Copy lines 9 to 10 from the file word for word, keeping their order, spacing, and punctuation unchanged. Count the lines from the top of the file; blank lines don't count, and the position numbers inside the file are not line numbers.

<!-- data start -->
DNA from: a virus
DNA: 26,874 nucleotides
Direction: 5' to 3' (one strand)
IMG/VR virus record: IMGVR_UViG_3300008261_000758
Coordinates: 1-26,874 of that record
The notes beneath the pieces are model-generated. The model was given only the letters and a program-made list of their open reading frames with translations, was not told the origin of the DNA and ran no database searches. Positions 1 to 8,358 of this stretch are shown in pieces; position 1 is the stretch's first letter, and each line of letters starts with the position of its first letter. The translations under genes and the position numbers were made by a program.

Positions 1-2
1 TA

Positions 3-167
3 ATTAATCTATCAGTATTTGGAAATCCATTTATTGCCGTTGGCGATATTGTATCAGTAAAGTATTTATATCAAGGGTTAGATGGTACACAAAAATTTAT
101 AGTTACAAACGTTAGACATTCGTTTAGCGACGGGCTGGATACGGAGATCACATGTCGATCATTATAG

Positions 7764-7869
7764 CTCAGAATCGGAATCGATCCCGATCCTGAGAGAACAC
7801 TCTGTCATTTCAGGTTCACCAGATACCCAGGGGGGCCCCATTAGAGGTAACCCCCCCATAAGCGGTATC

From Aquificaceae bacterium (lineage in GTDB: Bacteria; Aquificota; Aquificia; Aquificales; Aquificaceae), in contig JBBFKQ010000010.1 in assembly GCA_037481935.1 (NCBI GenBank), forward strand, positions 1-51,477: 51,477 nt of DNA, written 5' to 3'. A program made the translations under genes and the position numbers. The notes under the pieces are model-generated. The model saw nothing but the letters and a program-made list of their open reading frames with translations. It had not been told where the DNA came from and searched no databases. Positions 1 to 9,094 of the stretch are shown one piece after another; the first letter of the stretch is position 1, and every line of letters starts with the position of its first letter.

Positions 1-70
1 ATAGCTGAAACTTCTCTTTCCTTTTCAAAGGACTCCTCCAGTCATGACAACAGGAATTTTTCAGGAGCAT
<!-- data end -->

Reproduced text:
Positions 3-167
3 ATTAATCTATCAGTATTTGGAAATCCATTTATTGCCGTTGGCGATATTGTATCAGTAAAGTATTTATATCAAGGGTTAGATGGTACACAAAAATTTAT